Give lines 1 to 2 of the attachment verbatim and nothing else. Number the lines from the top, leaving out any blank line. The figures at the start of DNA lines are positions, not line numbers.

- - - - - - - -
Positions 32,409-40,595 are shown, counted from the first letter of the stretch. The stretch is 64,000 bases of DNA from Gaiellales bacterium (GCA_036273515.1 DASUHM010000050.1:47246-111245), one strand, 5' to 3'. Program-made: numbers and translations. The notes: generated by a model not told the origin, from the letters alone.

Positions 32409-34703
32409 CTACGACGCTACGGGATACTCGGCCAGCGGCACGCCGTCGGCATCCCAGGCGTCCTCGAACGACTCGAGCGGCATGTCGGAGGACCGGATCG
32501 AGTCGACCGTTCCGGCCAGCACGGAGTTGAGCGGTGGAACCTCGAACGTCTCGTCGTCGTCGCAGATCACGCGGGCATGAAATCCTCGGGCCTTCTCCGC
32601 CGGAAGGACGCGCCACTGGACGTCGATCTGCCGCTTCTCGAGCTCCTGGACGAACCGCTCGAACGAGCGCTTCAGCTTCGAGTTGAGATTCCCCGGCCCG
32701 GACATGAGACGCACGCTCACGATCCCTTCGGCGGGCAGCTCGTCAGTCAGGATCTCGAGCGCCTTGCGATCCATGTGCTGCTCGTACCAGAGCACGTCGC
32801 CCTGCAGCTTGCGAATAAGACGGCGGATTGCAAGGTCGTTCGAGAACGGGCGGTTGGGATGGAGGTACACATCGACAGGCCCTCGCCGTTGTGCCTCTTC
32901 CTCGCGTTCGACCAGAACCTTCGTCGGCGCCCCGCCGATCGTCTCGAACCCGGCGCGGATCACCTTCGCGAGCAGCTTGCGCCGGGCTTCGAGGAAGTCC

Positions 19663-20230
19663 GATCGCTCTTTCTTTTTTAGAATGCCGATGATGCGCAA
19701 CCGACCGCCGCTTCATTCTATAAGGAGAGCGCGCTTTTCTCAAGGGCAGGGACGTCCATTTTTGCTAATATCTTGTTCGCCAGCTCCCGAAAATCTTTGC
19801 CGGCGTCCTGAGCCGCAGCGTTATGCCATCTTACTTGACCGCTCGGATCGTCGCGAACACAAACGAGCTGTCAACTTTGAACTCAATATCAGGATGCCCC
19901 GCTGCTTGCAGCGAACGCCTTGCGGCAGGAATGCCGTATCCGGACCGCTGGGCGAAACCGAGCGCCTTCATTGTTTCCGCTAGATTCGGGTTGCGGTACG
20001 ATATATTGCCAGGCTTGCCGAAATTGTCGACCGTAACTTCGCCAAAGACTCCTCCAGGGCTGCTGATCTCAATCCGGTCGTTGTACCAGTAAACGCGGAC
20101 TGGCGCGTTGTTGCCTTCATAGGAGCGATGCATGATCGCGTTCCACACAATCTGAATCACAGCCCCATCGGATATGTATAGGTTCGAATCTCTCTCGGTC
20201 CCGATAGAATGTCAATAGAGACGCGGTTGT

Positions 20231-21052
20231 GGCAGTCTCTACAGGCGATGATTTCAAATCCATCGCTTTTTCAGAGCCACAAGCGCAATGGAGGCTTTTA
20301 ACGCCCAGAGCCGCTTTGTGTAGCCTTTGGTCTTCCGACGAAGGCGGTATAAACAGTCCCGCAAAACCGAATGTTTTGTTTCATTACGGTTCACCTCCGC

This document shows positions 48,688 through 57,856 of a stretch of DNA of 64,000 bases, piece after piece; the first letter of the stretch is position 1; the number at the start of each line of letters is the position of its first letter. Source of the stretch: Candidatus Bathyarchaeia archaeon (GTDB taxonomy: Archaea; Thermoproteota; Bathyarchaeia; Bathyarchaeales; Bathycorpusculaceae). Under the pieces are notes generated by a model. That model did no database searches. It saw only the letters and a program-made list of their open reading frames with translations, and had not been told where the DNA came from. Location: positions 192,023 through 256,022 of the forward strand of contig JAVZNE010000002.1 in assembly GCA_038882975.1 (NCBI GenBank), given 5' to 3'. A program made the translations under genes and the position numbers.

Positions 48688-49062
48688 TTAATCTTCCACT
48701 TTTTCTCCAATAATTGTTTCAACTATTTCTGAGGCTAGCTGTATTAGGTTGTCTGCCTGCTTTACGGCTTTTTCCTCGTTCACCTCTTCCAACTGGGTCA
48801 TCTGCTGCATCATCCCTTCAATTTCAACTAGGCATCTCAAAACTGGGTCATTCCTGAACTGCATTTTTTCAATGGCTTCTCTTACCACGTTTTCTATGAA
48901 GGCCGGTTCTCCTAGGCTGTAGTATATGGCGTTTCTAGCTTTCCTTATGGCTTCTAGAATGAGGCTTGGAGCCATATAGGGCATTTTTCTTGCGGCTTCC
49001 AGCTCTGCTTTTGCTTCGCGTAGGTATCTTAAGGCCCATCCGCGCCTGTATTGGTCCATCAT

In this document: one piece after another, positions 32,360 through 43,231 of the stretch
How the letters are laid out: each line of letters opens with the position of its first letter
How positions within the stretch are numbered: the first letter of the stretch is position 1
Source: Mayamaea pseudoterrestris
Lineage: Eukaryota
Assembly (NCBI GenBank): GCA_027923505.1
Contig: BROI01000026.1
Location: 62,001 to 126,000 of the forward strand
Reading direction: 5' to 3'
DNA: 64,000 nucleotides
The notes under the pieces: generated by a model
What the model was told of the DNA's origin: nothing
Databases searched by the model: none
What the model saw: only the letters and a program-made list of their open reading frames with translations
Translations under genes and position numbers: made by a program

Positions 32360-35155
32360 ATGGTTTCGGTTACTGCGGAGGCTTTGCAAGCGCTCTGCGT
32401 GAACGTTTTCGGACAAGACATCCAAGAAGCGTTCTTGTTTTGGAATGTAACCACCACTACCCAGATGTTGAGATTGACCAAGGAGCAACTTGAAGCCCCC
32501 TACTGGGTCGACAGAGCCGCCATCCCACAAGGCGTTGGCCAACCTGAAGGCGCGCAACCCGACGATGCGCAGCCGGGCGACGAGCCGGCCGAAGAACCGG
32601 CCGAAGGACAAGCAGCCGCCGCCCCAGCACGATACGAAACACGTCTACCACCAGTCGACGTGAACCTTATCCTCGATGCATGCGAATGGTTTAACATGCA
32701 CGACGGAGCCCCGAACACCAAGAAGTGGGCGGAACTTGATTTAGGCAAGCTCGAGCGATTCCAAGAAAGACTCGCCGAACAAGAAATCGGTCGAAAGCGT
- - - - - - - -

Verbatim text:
Positions 32,409-40,595 are shown, counted from the first letter of the stretch. The stretch is 64,000 bases of DNA from Gaiellales bacterium (GCA_036273515.1 DASUHM010000050.1:47246-111245), one strand, 5' to 3'. Program-made: numbers and translations. The notes: generated by a model not told the origin, from the letters alone.

Positions 32409-34703